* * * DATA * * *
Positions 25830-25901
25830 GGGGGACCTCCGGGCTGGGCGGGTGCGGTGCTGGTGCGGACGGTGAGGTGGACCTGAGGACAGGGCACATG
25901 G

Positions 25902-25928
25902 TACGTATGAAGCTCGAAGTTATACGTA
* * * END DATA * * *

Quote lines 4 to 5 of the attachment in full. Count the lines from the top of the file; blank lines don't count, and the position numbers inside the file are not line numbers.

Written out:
Positions 25902-25928
25902 TACGTATGAAGCTCGAAGTTATACGTA